A conventional 6 X 7 medium format camera is able to take the same photographs as an XPan: in geometric terms, the images have the same characteristics or "fingerprints." The 43 mm lens of the Mamiya 7 and the 45mm lens of the XPan have the same horizontal angle of view. But one element (fundamental in my opinion, even if it seems insignificant) makes all the difference: the viewfinder. It is very difficult to compose and frame in a format that is different than the viewfinder's; it just doesn't appear right. Therefore, when photographing with a nonpanoramic camera, I suggest that you buy a ground glass with grid-markings, or better still, that you install two small masks that cover up the high and low areas.

Detachable viewfinder for a Noblex 150 U.

Even if it is technically possible to make panoramic photographs with a modified, conventional format camera, my own experience, as well as that of my peers, has shown that it is difficult to work on a regular basis in this way. Don't painters sometimes cut specific windows into cardboard to view the intended format at the end of their outstretched arms? This is a major reason why, apart from the simple fact of getting the most out the height of the film (35 mm or 120), fervent enthusiasts decide to purchase a real panoramic camera. However, this process is reconsidered in discussions of joined panoramas made from conventional cameras. In that situation, it is impossible to have a preview of the final photograph, apart from sweeping the entire scene; and more and more, this is being done with the camera held in a vertical position. Only those already accustomed to the conventional cameras being used will be able to easily preview the future joined photograph and not be thrown off-track.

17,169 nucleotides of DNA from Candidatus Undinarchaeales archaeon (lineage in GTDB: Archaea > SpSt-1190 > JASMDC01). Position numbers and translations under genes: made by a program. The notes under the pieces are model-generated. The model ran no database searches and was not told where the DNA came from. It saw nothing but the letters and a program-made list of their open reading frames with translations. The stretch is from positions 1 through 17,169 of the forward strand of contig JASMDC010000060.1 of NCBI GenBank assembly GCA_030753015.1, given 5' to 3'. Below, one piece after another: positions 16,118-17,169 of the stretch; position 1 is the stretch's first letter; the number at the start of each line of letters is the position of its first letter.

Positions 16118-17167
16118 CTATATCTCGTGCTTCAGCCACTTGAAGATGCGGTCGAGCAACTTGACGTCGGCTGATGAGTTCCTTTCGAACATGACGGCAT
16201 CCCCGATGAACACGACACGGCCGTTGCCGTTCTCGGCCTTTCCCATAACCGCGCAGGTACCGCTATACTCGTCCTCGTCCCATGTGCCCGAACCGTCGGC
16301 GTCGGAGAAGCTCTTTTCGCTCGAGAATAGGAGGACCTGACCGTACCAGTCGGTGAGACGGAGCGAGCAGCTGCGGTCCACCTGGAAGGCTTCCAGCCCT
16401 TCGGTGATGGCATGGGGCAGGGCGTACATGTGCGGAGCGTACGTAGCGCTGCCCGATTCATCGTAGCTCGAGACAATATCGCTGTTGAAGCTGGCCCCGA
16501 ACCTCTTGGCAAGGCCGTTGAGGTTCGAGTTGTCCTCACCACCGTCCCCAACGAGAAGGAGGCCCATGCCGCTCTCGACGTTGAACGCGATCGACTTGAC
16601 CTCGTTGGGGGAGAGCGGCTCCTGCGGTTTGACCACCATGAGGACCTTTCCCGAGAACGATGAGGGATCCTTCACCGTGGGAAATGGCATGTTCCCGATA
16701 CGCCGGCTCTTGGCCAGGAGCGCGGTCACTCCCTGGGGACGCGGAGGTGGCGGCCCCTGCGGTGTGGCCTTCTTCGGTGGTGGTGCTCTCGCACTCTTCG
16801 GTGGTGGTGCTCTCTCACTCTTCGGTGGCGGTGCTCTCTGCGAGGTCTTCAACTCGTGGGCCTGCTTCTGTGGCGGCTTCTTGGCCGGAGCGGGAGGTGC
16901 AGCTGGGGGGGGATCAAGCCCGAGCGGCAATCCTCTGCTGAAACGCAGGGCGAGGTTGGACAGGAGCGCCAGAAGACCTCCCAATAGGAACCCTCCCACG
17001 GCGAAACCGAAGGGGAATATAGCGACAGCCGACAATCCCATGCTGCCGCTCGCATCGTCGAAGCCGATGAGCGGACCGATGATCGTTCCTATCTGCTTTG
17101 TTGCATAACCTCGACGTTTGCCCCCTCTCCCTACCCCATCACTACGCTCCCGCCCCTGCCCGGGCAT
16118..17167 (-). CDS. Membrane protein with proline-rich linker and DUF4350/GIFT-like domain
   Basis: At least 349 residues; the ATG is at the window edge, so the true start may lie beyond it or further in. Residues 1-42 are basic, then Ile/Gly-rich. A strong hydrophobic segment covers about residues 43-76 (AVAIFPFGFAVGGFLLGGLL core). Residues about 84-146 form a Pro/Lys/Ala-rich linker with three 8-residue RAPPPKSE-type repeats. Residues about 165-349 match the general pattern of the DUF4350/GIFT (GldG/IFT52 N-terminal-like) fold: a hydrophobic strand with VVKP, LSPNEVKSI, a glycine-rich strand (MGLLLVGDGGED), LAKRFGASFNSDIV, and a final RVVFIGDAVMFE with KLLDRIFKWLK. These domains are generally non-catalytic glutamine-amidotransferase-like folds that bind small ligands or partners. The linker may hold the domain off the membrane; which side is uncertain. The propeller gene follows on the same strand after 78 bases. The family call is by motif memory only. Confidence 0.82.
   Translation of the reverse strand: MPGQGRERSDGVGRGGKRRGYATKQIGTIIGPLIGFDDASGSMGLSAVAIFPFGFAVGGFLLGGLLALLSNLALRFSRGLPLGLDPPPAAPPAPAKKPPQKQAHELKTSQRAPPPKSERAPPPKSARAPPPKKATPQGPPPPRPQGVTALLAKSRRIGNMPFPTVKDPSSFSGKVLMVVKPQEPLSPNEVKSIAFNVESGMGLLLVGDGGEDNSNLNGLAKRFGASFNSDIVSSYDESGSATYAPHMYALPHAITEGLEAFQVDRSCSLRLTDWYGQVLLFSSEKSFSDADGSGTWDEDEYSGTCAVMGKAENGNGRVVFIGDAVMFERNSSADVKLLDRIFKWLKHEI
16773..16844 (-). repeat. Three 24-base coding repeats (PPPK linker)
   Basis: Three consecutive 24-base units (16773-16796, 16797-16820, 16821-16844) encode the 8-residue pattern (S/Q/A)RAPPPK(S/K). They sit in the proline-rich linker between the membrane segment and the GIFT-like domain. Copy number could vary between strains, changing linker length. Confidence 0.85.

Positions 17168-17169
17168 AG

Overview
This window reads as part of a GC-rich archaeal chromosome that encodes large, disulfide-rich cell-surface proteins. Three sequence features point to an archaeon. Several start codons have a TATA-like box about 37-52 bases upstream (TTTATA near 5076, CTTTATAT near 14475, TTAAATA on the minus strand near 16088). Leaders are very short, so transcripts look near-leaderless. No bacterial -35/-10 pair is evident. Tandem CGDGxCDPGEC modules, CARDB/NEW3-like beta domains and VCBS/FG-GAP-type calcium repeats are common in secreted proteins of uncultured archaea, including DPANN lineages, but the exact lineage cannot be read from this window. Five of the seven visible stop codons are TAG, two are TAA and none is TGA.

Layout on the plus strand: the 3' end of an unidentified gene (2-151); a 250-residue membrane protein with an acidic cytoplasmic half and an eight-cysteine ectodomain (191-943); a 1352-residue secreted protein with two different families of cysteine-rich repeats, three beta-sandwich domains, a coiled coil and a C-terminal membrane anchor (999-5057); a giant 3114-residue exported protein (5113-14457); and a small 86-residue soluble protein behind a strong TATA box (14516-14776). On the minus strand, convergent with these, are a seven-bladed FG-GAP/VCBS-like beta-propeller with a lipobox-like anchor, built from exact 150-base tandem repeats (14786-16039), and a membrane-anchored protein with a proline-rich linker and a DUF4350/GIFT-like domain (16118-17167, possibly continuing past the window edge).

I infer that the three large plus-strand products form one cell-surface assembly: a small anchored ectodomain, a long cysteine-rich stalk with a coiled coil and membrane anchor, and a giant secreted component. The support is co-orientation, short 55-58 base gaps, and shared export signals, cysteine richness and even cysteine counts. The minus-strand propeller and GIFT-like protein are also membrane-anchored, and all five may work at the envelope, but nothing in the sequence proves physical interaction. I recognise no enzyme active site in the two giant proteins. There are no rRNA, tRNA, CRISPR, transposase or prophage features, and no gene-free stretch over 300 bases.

The viewfinders of panoramic format cameras (which are neither reflex nor capable of measuring distances) are often detachable and usually provide a sharp and very clear view. On the Noblex 150 and the Fuji GX617 for example, they contain three multicoated lenses, allowing for a very bold range of contrast. And once again, even though the viewfinders are normally quite sharp, they neither control the actual focus of the camera nor solve the parallax problem. Therefore, it remains necessary to pay close attention to position of the viewfinder at the moment of framing, always making sure that it is aligned directly behind the lens and on the same axis, regardless of whether the viewfinder is detachable.

Sometimes the grid-markings of certain viewing screens are already marked with a panoramic format, as in this case. The two lines above and below the median line allow an elongated format with balanced proportions to be cropped from it.

The geometry of this Norman, facade is respected in this photograph taken with a Fuji 617 (90 mm). Photo by Herve Sentucq.

The geometry of this Norman, facade is respected in this photograph taken with a Fuji 617 (90 mm). Photo by Herve Sentucq.

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